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Abu Dhabi, UAEMonday 1 March 2021

Seven killed in Karachi bombing

Bombs explode at a packed Sufi shrine, killing seven with more casualties feared.

KARACHI // Two bomb blasts at a packed Sufi shrine in Pakistan's southern port city of Karachi killed at least seven people late on Thursday.

Police official Mohammad Nasim said the bombs exploded at the entrance of the shrine to Sufi saint Abdullah Shah Ghazi as devotees packed it for a weekly gathering in Karachi's seaside Clifton district. 

"We are collecting details and we fear the casualties may rise," he said.

Provincial home minister Zulfikar Mirza said the dead included one woman, adding that an investigation was already underway. 

The shrine's floor was spattered in blood, said witnesses. Slippers, sandals and flowers brought by devotees to lay at the tomb littered the area. 

Witness Gul Mohammad said he was outside the shrine when two huge blasts were heard in quick succession. "I rushed inside and saw blood and human flesh," he said.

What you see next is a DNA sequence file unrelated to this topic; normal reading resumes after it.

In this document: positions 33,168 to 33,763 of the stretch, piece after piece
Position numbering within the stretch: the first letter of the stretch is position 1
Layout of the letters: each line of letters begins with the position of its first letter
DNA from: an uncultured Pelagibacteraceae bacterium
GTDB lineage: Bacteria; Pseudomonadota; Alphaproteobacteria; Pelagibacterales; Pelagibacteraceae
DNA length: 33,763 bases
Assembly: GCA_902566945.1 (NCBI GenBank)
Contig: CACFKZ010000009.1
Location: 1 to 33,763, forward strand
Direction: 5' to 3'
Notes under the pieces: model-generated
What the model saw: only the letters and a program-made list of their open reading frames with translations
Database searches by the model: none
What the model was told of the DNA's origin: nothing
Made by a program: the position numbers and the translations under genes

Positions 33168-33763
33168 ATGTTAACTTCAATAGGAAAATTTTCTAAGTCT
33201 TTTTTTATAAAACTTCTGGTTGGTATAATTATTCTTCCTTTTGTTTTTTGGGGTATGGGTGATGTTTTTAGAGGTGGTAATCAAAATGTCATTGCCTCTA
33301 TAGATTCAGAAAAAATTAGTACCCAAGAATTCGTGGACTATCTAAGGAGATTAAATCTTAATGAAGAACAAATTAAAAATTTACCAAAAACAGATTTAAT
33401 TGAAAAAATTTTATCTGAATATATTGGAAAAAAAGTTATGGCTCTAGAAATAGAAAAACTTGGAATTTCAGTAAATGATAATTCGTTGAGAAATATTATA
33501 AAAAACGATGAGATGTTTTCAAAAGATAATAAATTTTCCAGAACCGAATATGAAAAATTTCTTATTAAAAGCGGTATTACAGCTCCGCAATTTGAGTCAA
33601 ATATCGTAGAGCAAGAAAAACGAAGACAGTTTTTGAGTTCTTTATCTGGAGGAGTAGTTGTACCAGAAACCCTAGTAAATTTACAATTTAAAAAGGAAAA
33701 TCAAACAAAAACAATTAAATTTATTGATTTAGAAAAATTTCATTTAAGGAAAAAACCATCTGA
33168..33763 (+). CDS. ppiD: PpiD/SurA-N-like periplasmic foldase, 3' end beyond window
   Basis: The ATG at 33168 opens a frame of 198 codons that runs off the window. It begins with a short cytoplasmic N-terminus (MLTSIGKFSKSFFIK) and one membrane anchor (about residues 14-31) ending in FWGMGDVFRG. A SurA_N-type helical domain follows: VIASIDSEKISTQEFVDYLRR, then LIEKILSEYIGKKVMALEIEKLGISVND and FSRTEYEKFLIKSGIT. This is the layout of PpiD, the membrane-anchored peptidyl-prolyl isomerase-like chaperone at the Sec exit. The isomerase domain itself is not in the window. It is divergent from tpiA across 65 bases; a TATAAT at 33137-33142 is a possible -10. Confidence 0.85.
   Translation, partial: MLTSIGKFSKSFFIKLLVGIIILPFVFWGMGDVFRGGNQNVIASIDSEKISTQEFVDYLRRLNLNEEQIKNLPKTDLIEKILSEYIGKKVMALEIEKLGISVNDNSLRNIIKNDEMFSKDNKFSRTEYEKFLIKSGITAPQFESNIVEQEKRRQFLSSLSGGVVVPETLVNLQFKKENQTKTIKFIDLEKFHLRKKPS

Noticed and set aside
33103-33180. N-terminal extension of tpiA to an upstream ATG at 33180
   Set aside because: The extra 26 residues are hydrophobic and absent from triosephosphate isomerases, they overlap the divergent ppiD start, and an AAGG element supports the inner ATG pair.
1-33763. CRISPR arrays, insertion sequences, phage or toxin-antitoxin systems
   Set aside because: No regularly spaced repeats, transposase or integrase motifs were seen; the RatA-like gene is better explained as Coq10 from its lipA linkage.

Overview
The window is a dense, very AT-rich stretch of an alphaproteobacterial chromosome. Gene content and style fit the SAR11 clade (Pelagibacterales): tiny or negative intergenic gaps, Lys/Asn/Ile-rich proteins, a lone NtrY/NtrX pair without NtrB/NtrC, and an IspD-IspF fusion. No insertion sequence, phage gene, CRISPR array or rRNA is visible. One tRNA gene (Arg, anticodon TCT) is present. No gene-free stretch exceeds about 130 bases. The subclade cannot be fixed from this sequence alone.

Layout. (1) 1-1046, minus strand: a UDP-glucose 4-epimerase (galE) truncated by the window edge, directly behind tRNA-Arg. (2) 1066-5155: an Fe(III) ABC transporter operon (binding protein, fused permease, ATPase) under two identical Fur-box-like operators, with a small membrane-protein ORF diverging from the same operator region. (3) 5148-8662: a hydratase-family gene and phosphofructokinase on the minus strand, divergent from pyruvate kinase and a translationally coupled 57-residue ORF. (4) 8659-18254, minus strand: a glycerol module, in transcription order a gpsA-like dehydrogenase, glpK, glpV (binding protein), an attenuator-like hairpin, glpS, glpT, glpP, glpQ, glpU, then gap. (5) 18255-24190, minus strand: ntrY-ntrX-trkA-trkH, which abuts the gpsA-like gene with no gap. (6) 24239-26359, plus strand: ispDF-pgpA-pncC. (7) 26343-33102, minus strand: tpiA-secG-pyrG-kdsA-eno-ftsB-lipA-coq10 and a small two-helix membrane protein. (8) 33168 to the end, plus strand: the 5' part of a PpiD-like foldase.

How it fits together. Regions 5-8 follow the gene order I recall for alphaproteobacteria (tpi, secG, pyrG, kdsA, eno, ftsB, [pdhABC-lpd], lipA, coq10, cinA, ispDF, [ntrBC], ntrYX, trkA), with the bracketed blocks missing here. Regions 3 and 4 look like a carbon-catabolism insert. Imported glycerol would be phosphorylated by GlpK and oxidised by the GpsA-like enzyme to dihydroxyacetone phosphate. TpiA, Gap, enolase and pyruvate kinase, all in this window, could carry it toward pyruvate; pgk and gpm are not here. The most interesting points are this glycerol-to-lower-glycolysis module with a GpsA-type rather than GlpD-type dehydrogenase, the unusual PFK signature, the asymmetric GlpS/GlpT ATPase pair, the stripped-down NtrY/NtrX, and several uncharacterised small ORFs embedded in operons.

"Some bodies were lying on the ground and several people wounded in the blasts were crying in pain. Then ambulances started arriving and moving the injured to hospitals." 

Ambulances with sirens blaring were seen ferrying casualties to hospitals as police and paramilitary soldiers cordoned off the shrine. 

There was no claim of responsibility for the latest attack but the Pakistani Taliban has been blamed for similar bombings in the past.

More than 3,700 people have been killed in a series of suicide attacks and bomb explosions, many of them carried out by the Taliban and other Al-Qaeda-linked Islamist extremists, in Pakistan during the last three years. 

Prime Minister Syed Yusuf Raza Gilani "strongly condemned" the blasts in a statement and ordered an immediate inquiry into the incident. "It is yet another heinous act of violence reflecting the deranged minds of terrorists," said Gilani, according to the statement issued by his office.

The latest attack came as the country struggles to deal with massive flooding that has killed nearly 1,800 people and left millions reliant on aid handouts.

Published: October 8, 2010 04:00 AM

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